Before spending a great deal of time, effort, and money to get ready to pass an Oracle certification test, it is important that you decide whether or not passing the test matters to you. If obtaining the certification will not have any positive effect on your career, then there are almost assuredly better things that you could be doing with your time and money than studying for an exam that will mean nothing to you in the end. I see people post questions asking if a certification will help their career fairly often on Oracle certification forums. Seldom do the people asking the question supply sufficient information about themselves to answer the question. Just about any certification will be valuable to someone. However, that someone may not be you.
When you pursue an Oracle certification, you might be doing so to add a new knowledge area to your skillset that you have not had before. Alternatively, you may already have this knowledge and are taking the certification to validate it. Finally, you might be doing a combination of the two — taking a test on an area that you are familiar with, but gaining new information during the study process. From the standpoint of assisting your career, the impact of certification is in the perception of competence that it provides. If an employer perceives that you are more skilled because you have a certification, then this has the potential to affect your career in a positive fashion.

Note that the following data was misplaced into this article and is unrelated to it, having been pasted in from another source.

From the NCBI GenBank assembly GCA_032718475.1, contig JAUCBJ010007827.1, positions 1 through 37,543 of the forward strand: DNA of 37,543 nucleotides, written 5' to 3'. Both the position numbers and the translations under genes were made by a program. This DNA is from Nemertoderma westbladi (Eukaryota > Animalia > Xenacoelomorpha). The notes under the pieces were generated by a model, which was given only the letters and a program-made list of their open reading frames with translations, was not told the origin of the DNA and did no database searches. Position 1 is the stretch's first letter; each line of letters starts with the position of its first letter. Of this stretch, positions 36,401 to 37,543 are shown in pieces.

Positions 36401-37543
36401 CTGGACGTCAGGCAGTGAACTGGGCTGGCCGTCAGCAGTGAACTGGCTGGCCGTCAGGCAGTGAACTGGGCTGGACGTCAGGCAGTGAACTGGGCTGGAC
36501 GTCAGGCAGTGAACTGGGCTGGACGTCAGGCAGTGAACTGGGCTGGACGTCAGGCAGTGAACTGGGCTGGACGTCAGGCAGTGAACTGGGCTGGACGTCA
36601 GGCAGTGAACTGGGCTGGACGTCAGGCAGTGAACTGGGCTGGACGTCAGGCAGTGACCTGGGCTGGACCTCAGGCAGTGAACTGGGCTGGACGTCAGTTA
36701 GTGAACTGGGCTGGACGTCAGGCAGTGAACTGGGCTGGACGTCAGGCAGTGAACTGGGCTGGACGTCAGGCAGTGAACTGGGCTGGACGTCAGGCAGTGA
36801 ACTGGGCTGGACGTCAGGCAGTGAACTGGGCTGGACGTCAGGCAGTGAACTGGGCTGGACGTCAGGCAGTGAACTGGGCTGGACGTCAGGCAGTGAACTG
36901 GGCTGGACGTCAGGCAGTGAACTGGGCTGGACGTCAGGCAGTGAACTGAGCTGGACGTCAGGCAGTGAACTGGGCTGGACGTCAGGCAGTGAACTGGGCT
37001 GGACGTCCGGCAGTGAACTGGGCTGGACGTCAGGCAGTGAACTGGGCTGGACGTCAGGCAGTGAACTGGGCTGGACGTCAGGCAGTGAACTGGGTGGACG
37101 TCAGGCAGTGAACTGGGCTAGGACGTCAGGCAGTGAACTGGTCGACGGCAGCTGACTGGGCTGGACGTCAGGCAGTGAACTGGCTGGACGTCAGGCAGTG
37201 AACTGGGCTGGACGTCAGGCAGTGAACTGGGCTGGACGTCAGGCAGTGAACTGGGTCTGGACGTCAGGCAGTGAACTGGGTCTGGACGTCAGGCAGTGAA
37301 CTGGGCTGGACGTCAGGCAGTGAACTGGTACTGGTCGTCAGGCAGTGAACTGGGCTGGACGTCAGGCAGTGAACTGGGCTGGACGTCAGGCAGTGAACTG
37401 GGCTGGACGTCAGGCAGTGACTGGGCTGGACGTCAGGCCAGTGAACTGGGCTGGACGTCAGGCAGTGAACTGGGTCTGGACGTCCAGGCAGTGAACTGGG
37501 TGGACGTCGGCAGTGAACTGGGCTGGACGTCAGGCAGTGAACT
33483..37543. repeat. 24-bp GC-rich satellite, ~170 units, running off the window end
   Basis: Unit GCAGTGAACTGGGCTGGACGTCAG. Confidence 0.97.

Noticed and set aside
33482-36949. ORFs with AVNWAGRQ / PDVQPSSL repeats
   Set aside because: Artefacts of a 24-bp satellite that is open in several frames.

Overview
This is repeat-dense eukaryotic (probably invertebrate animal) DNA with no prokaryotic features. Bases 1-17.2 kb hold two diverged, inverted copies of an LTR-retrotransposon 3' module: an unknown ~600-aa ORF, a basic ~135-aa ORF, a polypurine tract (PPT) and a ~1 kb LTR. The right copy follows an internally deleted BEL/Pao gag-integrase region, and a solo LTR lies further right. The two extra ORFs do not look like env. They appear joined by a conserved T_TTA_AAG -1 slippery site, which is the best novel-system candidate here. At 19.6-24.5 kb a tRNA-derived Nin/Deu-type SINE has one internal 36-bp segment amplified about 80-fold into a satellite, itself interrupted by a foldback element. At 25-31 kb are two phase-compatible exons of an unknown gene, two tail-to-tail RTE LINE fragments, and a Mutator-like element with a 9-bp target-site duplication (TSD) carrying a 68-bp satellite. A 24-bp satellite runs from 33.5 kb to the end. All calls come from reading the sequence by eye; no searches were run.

There are three primary means by which this can potentially affect your career:
- Increase your job prospects.
- Add to your job security.
- Improve your chances of being given a raise or promotion.
With the above, it seems that I have answered the question. Certifications are great for your career. You should go out and pick up two or three, right? Possibly. However, the information you need to make the decision is in the next couple of paragraphs. What has been defined so far is the basic tenet of becoming certified. You become certified in a particular area of expertise in order to present yourself as competent in that area. It will only help in your career if expertise in that area is perceived to be valuable. You need to ask yourself these questions:
- What work are you doing currently?
- What work have you done in the past?
- What work would you like to be doing in the future?
- What certification are you considering?
The answers to those four questions can help to determine if a given certification will be useful to you. As an example, I work as a DBA and PL/SQL developer. On several occasions, I have dabbled with Java. I could code in Java if I had to, but have never had a sufficient need in my work to become really skilled at it. I have considered obtaining the Oracle Java certifications as a means of learning enough for it to become a viable option in my development. However, I’ve been working with Oracle for better than fifteen years and have not needed to know Java yet. Improving my Java skills just for the certification would not make sense. I’m a skilled PL/SQL developer, so that’s how I present myself to employers (current and future). Adding a Java certification would not add to their perception of my value. Putting that into the perspective of the above four questions. I’m a PL/SQL programmer now. I have been one for years. I plan to be one in the future. Adding a Java certification is not likely to aid my career at this time.
By contrast, if a certification is closely related to work that you have done in the past, or more importantly are doing now or wish to do in the future, then it almost assuredly will help in your career. Human resources staff and hiring managers do look at certifications favorably. They are a search term that recruiters use when mining LinkedIn. So long as you pick certifications that make sense for you, adding some to your credentials is likely to benefit your career.